The time travel elements were fun to read, though I had a hard time getting into them knowing they weren’t actually happening and were memories instead. I did like the idea of “casting,” where the characters in Between can make their own reality by just imagining what they want. It was a cool world and an interesting story of two people facing the ultimate obstacle. The story does take an interesting twist into new territory about halfway through, but a lot of the side characters and backstory didn’t add much to Lindsey and Aiden’s tale. If I had been able to get past the preaching and really believe in these characters and their love I may have enjoyed this book, but in the end I couldn’t and I didn’t.
Rating: 1/5 stars
Want a different perspective? Read this rave review by Steph: Short & Sweet.
Book: The Cellar
Author: A. J. Whitten
Publisher: Graphia Books
Release date: May 2, 2011
Source: ARC from NetGalley
Summary: (from Goodreads) Meredith Willis is suspicious of Adrien, the new guy next door. When she dares to sneak a look into the windows of his house, she sees something in the cellar that makes her believe that Adrien might be more than just a creep – he may be an actual monster.
But her sister, Heather, doesn’t share Meredith’s repulsion. Heather believes Adrien is the only guy who really understands her. In fact, she may be falling in love with him. When Adrien and Heather are cast as the leads in the school production of Romeo and Juliet, to Heather, it feels like fate. To Meredith, it feels like a bad omen. But if she tries to tear the couple apart, she could end up in the last place she’d ever want to be: the cellar. Can Meredith convince her sister that she’s dating the living dead before it’s too late for both of them?
First impressions: The book opens with a tense scene where Meredith’s sister, Heather, blurts that she wishes she had died instead of their father. This family is falling apart after a car accident that killed their patriarch, and this bombshell of a statement sets up a very complicated relationship between the sisters that really sucked me in.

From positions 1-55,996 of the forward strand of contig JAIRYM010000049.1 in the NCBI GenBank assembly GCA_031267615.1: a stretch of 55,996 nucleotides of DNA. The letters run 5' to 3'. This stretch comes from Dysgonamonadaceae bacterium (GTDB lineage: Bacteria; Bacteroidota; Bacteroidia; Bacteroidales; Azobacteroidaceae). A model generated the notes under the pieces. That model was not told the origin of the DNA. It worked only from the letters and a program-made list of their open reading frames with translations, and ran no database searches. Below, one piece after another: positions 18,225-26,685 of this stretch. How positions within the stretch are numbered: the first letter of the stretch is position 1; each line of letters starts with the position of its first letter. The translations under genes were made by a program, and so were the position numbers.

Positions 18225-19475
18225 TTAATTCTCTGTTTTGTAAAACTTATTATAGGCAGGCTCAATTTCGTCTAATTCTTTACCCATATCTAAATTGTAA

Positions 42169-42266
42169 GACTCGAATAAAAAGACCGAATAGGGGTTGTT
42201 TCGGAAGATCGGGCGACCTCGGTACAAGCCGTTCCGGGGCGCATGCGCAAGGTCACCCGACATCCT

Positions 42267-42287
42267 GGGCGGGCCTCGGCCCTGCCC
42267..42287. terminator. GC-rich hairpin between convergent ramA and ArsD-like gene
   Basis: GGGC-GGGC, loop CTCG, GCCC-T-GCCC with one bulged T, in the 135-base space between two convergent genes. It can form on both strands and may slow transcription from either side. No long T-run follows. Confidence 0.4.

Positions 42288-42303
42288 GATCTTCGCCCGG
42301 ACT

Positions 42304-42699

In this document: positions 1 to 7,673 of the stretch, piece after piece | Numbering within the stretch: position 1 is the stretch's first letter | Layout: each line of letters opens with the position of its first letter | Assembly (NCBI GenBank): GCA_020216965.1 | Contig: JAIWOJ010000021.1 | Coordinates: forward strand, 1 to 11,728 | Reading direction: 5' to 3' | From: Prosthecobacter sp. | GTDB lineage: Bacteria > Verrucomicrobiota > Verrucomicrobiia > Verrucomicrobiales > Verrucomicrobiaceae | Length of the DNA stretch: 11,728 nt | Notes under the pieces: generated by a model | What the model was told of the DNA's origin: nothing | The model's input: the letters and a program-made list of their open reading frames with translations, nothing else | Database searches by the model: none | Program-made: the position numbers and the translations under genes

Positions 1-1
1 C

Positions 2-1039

Lasting impressions: Unfortunately, there were not enough likable elements in this book for me to recommend it.
Conflicting impressions: For me, the book was overly graphic with characters I didn’t like or didn’t care about. I didn’t understand who I was supposed to be rooting for or against, particularly in light of the misleading tag line from the cover.
Overall impressions: Okay, deep breath. This is the first one star review I’ve given out on the blog. Usually if I dislike a book enough to give it one star, I’ve stopped reading, at which point I consider it a DNF, delete it from Goodreads, and don’t write a review. So what makes this book different?
For one, I actually wanted to finish it. As stated above, the opening has a good hook, and by the time I got to the midpoint I decided I just had to see how it was all going to tie up. I can’t say I regret reading the book, but I would certainly not recommend it to others – thus the one star.
Let me try to break down my feelings. First and foremost, I was really excited about this book because A) it’s a horror tale, which I love, and B) it’s based on Romeo and Juliet. Or so the cover, and to a lesser degree, the blurb, would have you think. I quickly discovered that the R & J link is not really there, other than the fact that Heather and Adrien take part in the school’s production.
The first point of confusion for me was whether I was supposed to be focused on Meredith or Heather. The story alternates between their perspectives, as well as Adrien’s. Meredith is told in first person, Heather and Adrien in a close third person. Adrien is the boy who moves in next door, and is some kind of zombie looking for eternal love. His primary motivation to find love is his loneliness, and so he can get rid of his fellow zombie/maternal figure, Marie. He decides he wants Heather, so he starts using his magical effects to make her fall in love with him.